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Iberdrola

Algeria drowns internal crisis at the cost of breaking diplomatic relations with Morocco

The step taken by the Algerian power portends an uncertain future for the Maghreb.
Ministro de Asuntos Exteriores de Argelia

 -   Ministro de Asuntos Exteriores de Argelia, Ratmane Lamamra

The Algerian government has resolved to break off diplomatic relations with Morocco, "because of the hostile acts carried out by the latter and which persist to this day", the Minister of Foreign Affairs, Ratmane Lamamra, declared today. Without any evidence shown, the Algiers government has accused its Moroccan neighbor of having provoked the deadly fires that have ravaged several regions of the country and in particular Kabylia, and of supporting the self-styled Movement for Self-Determination of Kabylia (MAK), which Algiers labels as terrorist. 


Curiously, the trial of more than 90 persons implicated in the murder of the young Algerian Ben Smail, lynched by a mob manipulated by members of the police services, as denounced by Algerie Part, began yesterday in the Algiers Court, but it has not yet pronounced itself on the subject. The government already takes for granted its thesis that Morocco is behind the fires and the assassination of Ben Smail, without waiting for the verdict.

BEN ISMAIL
Djamel Ben Ismail

The step taken by the Algerian power augurs an uncertain future for the Maghreb. Attempts by major international mediators, such as Saudi Arabia and the United States, as well as France, to bring the two North African geopolitical rivals closer together have been in vain. 


The Algerian reaction, considered desperate in some circles, comes after the "operation" mounted by the Algerian services to put pressure on the pro-Algerian Hispanic lobby to admit the Polisario Front leader Brahim Ghali in a hospital in Logroño, has ended in failure. King Mohamed VI himself, in his speech of August 20 last, considered that every cloud has a silver lining, and he pronounced himself in favor of a new, more audacious and novel relationship with Spain. 


From the crisis experienced in recent weeks between Morocco and Spain, which encompasses the entire area of the Strait of Gibraltar, the Alaouite Kingdom has clearly come out on top. Not only has it received the repeated support of the US Administration, the CIA and the Pentagon, but it has also gained new partners, such as Israel - by establishing relations with its State -, Great Britain, with whom it will carry out military maneuvers this year, Portugal, with whom it has launched ambitious transport and communications projects, and Gibraltar, with whom it is negotiating major political-financial agreements. 
The Spanish government of Pedro Sanchez, although absent from the new strategic reformulation in the Strait of Gibraltar, has signed up in extremis to the change and promises to live up to the new relations offered by Rabat.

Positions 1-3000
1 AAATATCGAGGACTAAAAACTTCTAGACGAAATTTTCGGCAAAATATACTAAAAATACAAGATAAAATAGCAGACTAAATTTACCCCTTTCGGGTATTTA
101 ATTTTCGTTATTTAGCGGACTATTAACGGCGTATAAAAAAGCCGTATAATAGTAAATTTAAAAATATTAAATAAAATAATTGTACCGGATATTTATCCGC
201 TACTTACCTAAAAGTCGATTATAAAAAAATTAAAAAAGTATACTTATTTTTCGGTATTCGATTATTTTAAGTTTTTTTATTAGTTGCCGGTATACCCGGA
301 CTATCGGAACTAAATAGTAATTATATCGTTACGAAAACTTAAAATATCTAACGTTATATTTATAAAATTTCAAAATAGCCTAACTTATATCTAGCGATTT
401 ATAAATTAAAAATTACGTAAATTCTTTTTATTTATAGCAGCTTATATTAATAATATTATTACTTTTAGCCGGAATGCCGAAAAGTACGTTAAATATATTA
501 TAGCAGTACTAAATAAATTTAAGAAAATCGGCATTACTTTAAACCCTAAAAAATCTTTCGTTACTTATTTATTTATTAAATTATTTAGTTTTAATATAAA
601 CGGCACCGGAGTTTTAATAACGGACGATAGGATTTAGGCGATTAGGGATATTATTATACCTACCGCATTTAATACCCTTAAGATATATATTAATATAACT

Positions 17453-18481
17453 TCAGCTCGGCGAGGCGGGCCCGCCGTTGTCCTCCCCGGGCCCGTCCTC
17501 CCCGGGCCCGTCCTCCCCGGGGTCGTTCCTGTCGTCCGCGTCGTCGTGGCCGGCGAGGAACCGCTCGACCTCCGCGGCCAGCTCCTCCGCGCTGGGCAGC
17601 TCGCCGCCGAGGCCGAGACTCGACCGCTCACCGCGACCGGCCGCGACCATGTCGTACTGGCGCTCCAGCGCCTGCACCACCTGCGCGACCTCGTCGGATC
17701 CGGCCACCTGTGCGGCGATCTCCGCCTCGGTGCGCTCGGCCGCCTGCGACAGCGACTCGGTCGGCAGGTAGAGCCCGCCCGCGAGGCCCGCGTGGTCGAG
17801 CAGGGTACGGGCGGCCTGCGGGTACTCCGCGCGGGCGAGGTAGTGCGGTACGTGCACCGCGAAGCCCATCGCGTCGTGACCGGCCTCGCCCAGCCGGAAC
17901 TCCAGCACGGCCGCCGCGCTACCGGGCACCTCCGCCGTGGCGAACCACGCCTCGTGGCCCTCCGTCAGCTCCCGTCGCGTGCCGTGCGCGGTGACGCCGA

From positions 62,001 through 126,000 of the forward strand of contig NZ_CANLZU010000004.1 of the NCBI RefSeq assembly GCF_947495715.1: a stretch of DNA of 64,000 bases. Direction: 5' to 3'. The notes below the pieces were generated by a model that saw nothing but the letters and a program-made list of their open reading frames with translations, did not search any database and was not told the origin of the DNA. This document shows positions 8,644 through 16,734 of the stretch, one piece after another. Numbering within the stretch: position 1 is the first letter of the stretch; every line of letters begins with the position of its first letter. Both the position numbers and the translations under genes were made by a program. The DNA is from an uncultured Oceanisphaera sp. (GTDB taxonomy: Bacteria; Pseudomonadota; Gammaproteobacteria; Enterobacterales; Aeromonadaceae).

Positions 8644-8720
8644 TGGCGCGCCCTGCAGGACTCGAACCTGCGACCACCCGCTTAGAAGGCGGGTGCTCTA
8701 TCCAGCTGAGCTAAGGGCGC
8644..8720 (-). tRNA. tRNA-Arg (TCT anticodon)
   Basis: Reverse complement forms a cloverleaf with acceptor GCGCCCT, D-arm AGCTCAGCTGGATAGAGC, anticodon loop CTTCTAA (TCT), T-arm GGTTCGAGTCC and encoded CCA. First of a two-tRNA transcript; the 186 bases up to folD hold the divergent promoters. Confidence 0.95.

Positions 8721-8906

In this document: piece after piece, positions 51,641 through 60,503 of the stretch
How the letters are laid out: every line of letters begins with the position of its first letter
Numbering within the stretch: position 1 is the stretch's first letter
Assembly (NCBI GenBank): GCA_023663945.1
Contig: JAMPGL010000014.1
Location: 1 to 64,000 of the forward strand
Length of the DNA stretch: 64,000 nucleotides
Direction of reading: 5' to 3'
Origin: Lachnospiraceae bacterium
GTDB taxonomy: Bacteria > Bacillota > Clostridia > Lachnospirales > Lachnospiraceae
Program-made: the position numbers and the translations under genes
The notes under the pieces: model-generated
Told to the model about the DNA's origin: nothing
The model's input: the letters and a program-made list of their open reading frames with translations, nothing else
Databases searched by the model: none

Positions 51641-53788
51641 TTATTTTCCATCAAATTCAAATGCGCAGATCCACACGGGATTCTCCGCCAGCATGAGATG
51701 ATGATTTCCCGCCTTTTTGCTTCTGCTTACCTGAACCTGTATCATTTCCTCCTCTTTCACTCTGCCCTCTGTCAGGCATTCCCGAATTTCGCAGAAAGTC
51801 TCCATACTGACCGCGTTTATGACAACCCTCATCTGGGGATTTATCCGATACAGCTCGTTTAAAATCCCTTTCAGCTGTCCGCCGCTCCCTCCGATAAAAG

Presidente de Argelia
Presidente de Argelia, Abdelmadjid Tebboune

The loser in the West-Mediterranean equation is Algeria, which has been left with its only permanent ally, Russia, which is eager to enter the strategic game in the Strait. However, Algiers still holds important leverage cards, largely with its hydrocarbons, which are becoming less and less profitable, as demonstrated by the pressure exerted against the Spanish government, first with the Ghali case, and a few days ago with the case of Mohamed Abdallah. 


The youtuber Mohamed Abdallah, former member of the Algerian Gendarmerie, known for his denunciations of corruption in the Algerian-Tunisian border security where he was stationed, has been handed over to the Algerian authorities, denying him the request for political asylum that he had requested at the time in Spain. And this, even though he knows that in Algiers he will be subjected to a trial by a military court, in which he risks the death penalty. The Spanish Ministry of the Interior put him in a package of "illegal immigrants" whose permits to stay in the country had run out, and sent him to Algeria, contrary to all the rules of international law on refuge and asylum. 


The case of Mohamed Abdallah has not yet been concluded. Algiers requested his extradition, accusing him of belonging to an Islamist and terrorist group, and of attacking the security of the State. In a country where three former prime ministers and more than fifteen other ministers are in prison, along with some twenty generals and the cream of the Algerian business class, accused of corruption, the surrender of young Abdellah to Algiers has shown the shame of the Spanish government and has shaken the human rights media. 


The Rachad movement to which the young Mohamed Abdallah supposedly belongs, is neither Islamist nor terrorist; it militates for the peaceful transformation of the country, with political means, according to its statutes, as declared to ATALAYAR by the lawyer Rachid Mesli, who directs an international organization for the defense of human rights based in Geneva, and recognized by the corresponding bodies of the United Nations.